“Honestly, it’s a big honor, and I feel very fortunate and blessed,” said Calles, 17. “I see how I’m the only one from lower Delaware. I don’t see that as an inconvenience to go all the way up there. I see it was an opportunity or a blessing. I think it’s special because it makes me stand out.”

She will represent Mexico in the Aug. 26 program, which celebrates Hispanic culture and is also designed to help young ladies develop poise and communication skills.

As a rising junior at Indian River High School, Calles said she has wanted to join the pageant for several years now. Calles has lived in Selbyville all her life, except for a few years in Mexico when she was younger.

She has the drive to compete, even hiring Uber rides to Wilmington, until teacher Lori Hudson put an end to that. Then, Hudson personally drove Calles to rehearsals and helped her with program sponsorships.

“She helps me with my schooling and everything. She’s really awesome, to be honest,” Calles said of Hudson. “She definitely goes out of her way, and she’s really there for me — almost in a way a mother would.”

The pageant began in 1972 and is celebrated with the Wilmington Hispanic Festival.

Ahoy, robots!

LB brings bots to the beach

Coastal Point • Laura Walter:  Branden Lathbury, left, and Logan Shoobridge display their Lego VEX robot at the Bethany Beach banCoastal Point • Laura Walter: Branden Lathbury, left, and Logan Shoobridge display their Lego VEX robot at the Bethany Beach banThese kids didn’t mind going to school in summer, as Lord Baltimore Elementary School hosted a robotics summer camp for 10 students in which they designed, built and programed their own robots.

“It was hard, but it was really fun to work with each other,” said rising fifth-grader Jay Lockard.

The 10 children from the upper grades at the school split into three teams, and each team built their own Lego VEX robot. Starting with a box of plastic pieces, they learned team-building, strategizing, construction, programing and some coding.

“I was surprised about how we took all these tiny, tiny pieces and put this together,” said Whitney McMillon, technology teacher.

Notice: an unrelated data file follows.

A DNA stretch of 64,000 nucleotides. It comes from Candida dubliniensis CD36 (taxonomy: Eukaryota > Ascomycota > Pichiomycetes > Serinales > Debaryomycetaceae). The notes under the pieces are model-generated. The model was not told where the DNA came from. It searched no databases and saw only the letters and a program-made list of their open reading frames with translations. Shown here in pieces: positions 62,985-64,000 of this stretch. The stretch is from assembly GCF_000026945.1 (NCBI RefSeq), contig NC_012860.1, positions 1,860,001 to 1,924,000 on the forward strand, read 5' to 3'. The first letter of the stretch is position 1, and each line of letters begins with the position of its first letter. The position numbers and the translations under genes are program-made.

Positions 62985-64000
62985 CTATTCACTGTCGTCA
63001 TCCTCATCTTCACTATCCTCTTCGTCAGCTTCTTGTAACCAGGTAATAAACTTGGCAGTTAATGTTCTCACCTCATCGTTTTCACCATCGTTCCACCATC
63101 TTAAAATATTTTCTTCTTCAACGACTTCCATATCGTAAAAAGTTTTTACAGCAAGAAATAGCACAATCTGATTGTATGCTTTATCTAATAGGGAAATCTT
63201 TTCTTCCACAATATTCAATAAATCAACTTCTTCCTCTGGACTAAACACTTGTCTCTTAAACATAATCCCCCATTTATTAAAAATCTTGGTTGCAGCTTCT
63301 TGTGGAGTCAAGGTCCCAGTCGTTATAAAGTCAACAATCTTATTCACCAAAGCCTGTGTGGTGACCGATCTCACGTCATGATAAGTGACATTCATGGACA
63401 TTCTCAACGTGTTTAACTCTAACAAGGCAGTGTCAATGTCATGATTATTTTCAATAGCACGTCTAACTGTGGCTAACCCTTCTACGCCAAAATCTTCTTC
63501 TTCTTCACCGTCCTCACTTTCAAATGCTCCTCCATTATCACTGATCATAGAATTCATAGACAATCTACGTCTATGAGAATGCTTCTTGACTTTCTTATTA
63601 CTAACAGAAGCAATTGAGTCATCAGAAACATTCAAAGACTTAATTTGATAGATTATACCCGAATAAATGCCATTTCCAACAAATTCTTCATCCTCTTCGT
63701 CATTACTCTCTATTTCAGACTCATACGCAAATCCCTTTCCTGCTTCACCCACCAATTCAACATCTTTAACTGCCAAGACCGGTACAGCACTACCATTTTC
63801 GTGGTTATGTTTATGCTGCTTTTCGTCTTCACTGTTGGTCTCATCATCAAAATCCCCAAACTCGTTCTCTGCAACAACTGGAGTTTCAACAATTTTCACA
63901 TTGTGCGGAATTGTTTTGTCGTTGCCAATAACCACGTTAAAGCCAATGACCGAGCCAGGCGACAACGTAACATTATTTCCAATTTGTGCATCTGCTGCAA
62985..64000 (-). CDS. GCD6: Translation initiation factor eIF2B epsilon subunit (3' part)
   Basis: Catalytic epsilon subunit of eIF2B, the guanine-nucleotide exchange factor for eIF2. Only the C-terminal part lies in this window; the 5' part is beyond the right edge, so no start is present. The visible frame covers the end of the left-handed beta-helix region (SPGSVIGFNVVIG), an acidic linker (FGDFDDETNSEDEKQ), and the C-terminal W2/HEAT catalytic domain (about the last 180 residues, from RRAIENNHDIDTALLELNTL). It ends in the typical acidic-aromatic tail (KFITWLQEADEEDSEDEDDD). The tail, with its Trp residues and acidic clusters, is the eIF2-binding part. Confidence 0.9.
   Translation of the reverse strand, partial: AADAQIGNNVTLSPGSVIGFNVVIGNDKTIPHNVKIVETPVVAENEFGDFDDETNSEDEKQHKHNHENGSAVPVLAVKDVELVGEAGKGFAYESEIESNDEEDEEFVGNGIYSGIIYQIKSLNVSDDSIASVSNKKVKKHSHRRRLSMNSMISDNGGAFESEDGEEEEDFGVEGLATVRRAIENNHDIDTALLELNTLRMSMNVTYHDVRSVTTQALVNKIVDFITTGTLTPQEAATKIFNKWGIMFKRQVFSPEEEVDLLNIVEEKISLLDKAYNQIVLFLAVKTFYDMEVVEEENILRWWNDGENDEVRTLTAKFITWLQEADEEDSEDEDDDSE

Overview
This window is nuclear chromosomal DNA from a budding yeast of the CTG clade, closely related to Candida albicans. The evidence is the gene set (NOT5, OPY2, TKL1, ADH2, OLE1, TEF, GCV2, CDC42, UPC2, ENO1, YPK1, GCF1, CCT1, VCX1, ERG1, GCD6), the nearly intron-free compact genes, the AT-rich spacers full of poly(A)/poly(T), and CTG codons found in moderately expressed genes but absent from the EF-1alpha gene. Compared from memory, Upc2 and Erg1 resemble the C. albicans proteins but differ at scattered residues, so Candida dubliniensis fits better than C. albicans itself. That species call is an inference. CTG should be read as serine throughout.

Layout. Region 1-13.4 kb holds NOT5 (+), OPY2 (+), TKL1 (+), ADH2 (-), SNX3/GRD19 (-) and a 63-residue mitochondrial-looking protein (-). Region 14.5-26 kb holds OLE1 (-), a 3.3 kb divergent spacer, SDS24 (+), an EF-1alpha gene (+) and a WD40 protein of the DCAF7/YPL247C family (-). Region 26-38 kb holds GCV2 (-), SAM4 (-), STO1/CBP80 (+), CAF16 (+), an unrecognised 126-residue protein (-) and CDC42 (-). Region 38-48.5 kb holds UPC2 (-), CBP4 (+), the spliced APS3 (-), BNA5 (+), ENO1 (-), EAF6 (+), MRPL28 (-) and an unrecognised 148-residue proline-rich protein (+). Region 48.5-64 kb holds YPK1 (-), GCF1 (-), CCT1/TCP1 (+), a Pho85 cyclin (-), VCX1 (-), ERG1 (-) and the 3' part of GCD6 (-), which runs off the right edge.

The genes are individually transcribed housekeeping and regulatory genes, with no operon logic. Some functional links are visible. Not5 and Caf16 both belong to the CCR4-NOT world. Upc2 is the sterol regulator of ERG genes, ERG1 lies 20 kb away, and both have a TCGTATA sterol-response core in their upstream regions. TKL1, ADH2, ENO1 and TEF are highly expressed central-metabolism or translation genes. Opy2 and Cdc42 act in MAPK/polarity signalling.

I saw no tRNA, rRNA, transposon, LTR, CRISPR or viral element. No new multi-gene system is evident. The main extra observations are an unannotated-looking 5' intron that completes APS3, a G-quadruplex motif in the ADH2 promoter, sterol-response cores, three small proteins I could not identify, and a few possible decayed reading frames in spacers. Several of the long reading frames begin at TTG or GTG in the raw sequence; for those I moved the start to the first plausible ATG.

School board wants consistent rules for school choice

Kevin Patterson’s third-grade daughter has found success in the Indian River School District, and he looked forward to sending his son to kindergarten this fall. But, living outside the district, the boy isn’t guaranteed a spot, and the school has recommended that the school board reject his school choice application.

Dagsboro offer for school resource officer rejected by IRSD

At the monthly town council meeting on July 17, Dagsboro Police Chief Floyd Toomey reported to the council on his presentation to the Indian River School District regarding the role of school resource officer.

Top 10: Local OM team makes a big splash at world finals

It was a worldwide honor for some of Indian River School District’s most creative students recently, as a middle-school team placed in the Top 10 at Odyssey of the Mind World Finals.

IRSD scrutinizing school-choice enrollment procedures

The Indian River School District has been juggling school choice for the past few months. Between space constraints and the now-resolved question of next year’s kindergarten program, school board members have spent more time each month combing through their rules on and goals for school choice.

IRSD sets new property tax rate with 52-cent increase

The Indian River School District this week approved the tax rate for this autumn.

For the 2018 fiscal year, the property tax rate will increase from $2.578 to $3.097 per $100 assessed value (which, in Sussex County, is much less than actual appraised real estate value).